Wednesday, November 13, 2013

Building Conversations Between Generations, Part 2: An Interview with Stephen Booth

Last month, we featured a joint father-daughter review of Steven Booth's new novel, Dark Talisman.  Today, we are excited to once again bring back and collaborative efforts of Lindsay Craig and his daughter Eleanor, this time in an interview with Booth about his novel.

Eleanor Craig: What inspired this book?

Steven Booth: Good question!  It's an interesting story, actually.  Chronologically, the first book I wrote in the series was The Emerald Guardian.  It's the tale of a young boy that gets thrown into the middle of a battle between two vast, opposing forces.  At one point in the tale, since the youth has no real talent as a warrior, I needed a stealthy comrade for him, to sneak into an enemy fortress, so I created Altira, the Dark Elf.

When I was done, and I submitted the first-draft to Deborah, my editor, she came right back and said 'Who is this Altira person?  She steals every scene she's in.  You need to pull her out of most of these chapters, or people will think the book is about her, and not about Therin!'

Well, I mostly left her in, but did extensive revisions.  When the book was finished, I realized that I couldn't release Emerald as the first book in the series; it had to be Altira's story.  Dark Talisman fills that role, and was actually much more fun to write.

Eleanor: Is it important that Altira not have an apostrophe in her name when all the other dark elves do?

Steven Booth: Well... not all Dark Elves have an accent in their names (Zalfeer is one, Aanarian, the king of the Green Elves is another, for example). Altira's mother's name was Antarra, and she named Altira because of where she was born.  Apostrophies don't have any special significance in the names of Dark Elves.  They are just a part of the language... like the letter 'a' in English.  'Sarah' isn't really any 'more special' than 'Emily', for example.

Lindsay Craig: Throughout the book, most prominently in the early escape from the vaults of Fu and the final confrontation with the Dar, Altira is portrayed as a capable and willing fighter – though imbued with magical abilities. When creating Altira, was there an intentional bias toward combat prowess over magical ability? Was her gender a part of this decision, working against the stereotypes of male and female abilities that sometimes occur in fantasy (and other) literature?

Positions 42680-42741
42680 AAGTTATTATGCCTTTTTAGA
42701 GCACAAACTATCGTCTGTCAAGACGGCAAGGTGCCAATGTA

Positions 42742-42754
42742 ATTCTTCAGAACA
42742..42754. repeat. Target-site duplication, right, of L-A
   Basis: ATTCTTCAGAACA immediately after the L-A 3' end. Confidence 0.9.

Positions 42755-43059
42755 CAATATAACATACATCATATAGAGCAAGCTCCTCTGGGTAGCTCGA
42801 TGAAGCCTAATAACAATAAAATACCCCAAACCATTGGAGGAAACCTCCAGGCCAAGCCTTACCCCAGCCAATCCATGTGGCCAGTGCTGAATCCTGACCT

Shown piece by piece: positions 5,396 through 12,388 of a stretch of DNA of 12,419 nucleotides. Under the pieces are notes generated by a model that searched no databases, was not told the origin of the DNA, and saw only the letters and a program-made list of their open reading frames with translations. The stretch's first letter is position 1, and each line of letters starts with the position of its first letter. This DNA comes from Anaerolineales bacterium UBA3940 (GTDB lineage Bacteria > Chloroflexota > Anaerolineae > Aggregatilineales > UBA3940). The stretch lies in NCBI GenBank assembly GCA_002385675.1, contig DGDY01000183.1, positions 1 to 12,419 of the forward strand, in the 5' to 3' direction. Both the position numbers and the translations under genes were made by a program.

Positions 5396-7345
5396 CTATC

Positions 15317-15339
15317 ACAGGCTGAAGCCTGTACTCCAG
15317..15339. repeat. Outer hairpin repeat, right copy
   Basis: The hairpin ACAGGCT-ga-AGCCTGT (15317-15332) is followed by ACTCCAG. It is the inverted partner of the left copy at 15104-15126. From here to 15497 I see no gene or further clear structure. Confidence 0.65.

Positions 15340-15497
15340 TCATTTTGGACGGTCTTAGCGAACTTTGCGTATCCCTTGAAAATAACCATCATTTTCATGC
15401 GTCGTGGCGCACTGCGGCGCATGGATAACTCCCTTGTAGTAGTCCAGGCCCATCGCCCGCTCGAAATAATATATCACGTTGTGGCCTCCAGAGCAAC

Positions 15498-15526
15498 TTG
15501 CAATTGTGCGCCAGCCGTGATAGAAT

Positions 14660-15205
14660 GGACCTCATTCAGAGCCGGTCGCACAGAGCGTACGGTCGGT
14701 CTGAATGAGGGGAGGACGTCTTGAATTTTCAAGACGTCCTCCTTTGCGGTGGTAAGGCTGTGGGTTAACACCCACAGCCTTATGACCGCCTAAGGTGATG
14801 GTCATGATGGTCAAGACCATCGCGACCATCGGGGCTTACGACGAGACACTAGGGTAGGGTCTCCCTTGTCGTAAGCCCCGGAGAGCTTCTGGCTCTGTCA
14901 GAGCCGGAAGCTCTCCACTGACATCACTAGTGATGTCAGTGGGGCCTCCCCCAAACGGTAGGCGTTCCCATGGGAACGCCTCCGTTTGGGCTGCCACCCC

Steven Booth: Well, first of all, Dark Talisman, indeed all my work, is intended to break the traditional molds of Fantasy in as many ways as possible. I wouldn't say that Altira is a 'willing' fighter, exactly.  In reality, she really doesn't much like direct conflict -- It's not in the nature of most Dark Elves to be directly offensive; they much prefer stealth and evasion to outright conflict, when possible.  Of course, as a result of the opposition in the story, Altira is thrown into numerous situations wherein combat is a necessity, the fight with the Dar in the end being the primary example.  But even in this battle, you will notice that Altira uses her wits and innate magical skills to prevail, and not her physical prowess with the blade -- by necessity, since the Dar greatly exceeded her abilities in strength and speed.

Altira's gender was pre-determined before the first line of Dark Talisman was written, and is a result of the requirements for the story in what is now the second book in the series, The Emerald Guardian, as I described earlier.  So, no, Altira was not specifically intended as a counterpoint to the protagonist trope in Fantasy -- although she certainly serves well in that role!